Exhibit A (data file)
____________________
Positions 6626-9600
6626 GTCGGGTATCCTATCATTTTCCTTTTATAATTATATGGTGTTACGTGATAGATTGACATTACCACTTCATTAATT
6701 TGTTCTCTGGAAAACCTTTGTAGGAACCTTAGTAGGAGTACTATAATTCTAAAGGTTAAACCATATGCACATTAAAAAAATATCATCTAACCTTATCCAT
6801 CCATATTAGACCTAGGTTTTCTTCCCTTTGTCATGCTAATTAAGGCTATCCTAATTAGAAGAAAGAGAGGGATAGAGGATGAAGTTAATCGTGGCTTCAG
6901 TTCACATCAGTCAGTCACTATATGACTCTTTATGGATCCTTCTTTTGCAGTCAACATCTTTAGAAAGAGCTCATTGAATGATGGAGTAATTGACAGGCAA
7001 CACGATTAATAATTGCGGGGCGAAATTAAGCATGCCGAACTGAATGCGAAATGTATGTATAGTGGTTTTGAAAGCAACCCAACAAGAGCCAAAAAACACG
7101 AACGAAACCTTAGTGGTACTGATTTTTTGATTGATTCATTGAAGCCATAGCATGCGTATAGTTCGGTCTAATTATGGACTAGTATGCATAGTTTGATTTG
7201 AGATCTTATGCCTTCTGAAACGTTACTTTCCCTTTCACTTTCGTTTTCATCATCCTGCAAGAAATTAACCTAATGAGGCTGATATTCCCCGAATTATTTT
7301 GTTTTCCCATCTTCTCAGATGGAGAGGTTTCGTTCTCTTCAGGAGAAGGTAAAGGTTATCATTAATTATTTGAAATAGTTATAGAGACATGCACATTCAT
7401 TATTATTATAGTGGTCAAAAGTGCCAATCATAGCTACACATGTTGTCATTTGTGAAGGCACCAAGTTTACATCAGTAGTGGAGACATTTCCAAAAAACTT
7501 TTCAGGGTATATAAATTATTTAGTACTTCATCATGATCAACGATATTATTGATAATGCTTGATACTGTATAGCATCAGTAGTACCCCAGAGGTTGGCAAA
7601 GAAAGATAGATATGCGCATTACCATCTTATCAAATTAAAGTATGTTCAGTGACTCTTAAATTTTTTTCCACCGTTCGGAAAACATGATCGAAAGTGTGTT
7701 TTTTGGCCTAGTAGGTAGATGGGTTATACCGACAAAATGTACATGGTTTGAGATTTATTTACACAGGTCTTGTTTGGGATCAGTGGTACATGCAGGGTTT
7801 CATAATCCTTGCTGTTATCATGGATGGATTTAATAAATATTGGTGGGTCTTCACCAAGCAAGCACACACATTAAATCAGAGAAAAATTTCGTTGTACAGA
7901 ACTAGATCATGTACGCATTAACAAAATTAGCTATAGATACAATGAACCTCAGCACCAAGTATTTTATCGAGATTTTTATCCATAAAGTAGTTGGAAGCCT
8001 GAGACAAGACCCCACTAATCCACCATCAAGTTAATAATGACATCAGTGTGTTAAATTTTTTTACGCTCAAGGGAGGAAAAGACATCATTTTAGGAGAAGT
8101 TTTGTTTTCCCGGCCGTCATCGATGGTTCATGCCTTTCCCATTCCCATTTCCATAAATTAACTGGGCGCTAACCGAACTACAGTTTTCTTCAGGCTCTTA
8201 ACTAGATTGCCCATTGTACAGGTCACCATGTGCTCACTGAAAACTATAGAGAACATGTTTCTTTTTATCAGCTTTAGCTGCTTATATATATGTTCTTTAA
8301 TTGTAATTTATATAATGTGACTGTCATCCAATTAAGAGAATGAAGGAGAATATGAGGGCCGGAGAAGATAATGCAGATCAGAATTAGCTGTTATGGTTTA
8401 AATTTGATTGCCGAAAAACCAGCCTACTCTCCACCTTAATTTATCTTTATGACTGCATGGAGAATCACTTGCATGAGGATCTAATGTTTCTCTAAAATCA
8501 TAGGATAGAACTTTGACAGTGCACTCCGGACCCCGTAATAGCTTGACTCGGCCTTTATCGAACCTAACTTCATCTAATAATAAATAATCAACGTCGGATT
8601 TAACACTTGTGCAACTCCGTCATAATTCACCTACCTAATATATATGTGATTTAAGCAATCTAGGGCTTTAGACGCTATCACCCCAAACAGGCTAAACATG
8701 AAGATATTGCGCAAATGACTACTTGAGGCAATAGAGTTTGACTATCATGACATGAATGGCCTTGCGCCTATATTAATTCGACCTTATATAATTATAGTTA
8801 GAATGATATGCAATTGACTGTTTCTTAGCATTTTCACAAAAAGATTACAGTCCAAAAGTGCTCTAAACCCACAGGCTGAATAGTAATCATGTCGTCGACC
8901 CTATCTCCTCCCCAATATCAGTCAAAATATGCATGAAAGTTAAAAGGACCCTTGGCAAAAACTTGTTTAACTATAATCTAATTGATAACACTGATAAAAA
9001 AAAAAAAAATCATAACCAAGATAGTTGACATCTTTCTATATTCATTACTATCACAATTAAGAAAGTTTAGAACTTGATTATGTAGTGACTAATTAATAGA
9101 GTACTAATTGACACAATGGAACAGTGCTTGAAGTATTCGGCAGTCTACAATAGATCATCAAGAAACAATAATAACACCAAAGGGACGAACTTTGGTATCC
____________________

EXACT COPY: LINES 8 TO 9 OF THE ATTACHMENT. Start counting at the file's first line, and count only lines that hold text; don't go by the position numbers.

7201 AGATCTTATGCCTTCTGAAACGTTACTTTCCCTTTCACTTTCGTTTTCATCATCCTGCAAGAAATTAACCTAATGAGGCTGATATTCCCCGAATTATTTT
7301 GTTTTCCCATCTTCTCAGATGGAGAGGTTTCGTTCTCTTCAGGAGAAGGTAAAGGTTATCATTAATTATTTGAAATAGTTATAGAGACATGCACATTCAT